Users will find large, beautiful photos of Listings, Activities, and Adventures when they browse the website. How does AirBnB accomplish this? They send a professional photographer to shoot photos for hosts. This is an incredible commitment to maintaining quality on the platform. When you’re comparing a standard hotel website to an AirBnB listing, the difference is stark: AirBnB feels much more personal, interesting, and engaging—a remarkable feat for a company that was initially dismissed by the hotel industry.

Design will suffer without leadership

Without leadership in place, your designers will face difficulties that employees in other areas won’t. These designers will report to the wrong people. They won’t have an opportunity to build a strong team culture. They will work alone in their own silos, without any guidance, oversight, and coaching. Morale will decline, and collaboration with other teams will suffer.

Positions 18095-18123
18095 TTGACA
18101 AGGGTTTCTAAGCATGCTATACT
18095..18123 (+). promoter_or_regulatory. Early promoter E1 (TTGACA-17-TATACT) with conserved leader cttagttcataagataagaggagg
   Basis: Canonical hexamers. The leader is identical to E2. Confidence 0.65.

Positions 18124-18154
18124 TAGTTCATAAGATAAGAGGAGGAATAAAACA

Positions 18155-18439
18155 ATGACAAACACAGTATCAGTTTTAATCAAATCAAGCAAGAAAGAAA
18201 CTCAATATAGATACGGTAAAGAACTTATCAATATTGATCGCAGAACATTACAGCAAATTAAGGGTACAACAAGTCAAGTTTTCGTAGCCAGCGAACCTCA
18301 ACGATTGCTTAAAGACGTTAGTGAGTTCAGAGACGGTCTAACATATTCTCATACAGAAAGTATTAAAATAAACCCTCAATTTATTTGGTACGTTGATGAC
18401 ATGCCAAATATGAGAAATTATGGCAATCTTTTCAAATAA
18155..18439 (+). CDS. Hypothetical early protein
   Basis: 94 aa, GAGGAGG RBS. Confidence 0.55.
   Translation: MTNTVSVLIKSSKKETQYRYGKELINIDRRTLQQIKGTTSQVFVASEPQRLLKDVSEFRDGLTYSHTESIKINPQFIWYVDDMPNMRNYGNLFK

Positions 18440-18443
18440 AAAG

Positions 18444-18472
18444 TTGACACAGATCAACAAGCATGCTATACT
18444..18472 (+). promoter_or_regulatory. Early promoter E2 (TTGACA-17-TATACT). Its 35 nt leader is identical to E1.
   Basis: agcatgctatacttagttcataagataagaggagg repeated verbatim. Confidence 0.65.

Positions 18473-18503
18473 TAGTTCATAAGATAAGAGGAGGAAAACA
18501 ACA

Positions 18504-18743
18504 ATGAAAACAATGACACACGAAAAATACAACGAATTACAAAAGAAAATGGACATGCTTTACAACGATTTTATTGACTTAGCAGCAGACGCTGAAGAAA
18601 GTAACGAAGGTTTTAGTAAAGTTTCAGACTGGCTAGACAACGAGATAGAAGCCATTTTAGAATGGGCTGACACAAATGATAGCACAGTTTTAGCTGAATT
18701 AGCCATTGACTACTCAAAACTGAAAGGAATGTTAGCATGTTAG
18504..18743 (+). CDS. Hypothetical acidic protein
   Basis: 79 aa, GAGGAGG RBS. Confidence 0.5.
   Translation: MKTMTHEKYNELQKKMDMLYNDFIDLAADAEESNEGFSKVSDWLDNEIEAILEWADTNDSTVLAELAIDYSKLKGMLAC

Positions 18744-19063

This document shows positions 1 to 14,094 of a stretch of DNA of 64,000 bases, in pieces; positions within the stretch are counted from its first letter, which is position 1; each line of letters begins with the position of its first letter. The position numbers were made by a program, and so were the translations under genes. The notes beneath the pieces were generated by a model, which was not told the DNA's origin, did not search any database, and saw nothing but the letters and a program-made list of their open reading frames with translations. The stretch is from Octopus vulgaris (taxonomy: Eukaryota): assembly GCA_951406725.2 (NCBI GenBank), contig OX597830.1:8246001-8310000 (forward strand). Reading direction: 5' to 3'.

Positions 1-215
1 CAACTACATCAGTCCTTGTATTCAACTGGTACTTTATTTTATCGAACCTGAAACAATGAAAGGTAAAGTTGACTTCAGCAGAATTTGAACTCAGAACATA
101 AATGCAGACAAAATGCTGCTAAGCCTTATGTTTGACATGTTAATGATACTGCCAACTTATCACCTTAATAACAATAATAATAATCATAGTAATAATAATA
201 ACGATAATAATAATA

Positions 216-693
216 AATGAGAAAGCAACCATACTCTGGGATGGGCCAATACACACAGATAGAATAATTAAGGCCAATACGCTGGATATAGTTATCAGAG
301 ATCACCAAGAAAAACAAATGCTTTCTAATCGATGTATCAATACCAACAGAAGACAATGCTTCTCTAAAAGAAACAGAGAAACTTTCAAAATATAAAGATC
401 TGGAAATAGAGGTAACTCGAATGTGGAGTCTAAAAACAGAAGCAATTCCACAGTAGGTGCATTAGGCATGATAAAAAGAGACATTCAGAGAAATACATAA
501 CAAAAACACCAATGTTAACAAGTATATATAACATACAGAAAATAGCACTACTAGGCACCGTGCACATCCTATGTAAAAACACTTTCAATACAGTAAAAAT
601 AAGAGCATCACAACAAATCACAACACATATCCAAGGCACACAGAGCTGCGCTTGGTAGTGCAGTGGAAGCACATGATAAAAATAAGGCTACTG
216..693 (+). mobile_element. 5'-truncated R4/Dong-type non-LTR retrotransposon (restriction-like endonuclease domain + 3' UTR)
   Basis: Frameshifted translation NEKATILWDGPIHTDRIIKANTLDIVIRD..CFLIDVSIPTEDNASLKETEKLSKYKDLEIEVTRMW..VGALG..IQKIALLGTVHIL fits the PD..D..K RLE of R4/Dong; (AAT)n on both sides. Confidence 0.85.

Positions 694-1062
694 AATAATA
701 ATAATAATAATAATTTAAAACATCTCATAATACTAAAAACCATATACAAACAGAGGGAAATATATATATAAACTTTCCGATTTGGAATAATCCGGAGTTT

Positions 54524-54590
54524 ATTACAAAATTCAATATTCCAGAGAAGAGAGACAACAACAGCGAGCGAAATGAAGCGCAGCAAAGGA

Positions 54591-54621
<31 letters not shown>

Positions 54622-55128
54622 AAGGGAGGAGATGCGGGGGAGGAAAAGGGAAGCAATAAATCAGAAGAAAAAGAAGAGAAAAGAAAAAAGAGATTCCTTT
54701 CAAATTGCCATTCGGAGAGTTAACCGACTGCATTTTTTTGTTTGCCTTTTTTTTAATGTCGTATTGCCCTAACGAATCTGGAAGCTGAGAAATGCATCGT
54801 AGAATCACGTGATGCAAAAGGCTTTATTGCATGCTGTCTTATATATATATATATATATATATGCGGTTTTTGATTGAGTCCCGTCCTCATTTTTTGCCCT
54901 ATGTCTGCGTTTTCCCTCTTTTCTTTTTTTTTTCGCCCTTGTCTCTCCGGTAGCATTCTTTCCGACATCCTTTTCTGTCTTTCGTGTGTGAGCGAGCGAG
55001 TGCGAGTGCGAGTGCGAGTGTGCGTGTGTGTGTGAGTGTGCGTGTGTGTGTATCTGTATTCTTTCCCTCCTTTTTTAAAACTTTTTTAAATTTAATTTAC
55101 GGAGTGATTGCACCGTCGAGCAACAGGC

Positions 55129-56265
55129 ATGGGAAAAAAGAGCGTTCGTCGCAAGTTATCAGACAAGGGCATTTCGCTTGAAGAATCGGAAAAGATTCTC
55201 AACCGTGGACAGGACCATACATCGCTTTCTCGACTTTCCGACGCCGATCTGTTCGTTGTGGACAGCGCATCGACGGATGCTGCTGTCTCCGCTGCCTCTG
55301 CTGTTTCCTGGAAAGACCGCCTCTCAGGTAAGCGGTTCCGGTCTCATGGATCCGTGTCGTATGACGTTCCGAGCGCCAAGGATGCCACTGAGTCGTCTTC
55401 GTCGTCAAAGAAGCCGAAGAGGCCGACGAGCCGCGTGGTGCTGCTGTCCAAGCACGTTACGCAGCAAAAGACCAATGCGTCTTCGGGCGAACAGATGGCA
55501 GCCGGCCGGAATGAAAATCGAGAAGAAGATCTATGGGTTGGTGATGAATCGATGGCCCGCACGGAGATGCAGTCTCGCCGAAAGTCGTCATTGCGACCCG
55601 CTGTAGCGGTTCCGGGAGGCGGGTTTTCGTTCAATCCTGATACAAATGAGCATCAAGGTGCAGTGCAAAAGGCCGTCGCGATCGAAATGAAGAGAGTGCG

In one famous example at Google, the designer Douglas Bowman recounts how engineers forced the design team to test 41 different shades of blue. Choosing the right shade of blue is a designer’s job in most companies—these people and trained in color theory, and have been hired to make subjective decisions like this. This (and other instances, such as being forced to debate whether or not a border should be 3 pixels wide, or 4 pixels wide) led Douglas to conclude that he “can’t operate in an environment like that.”

Inclusion requires leadership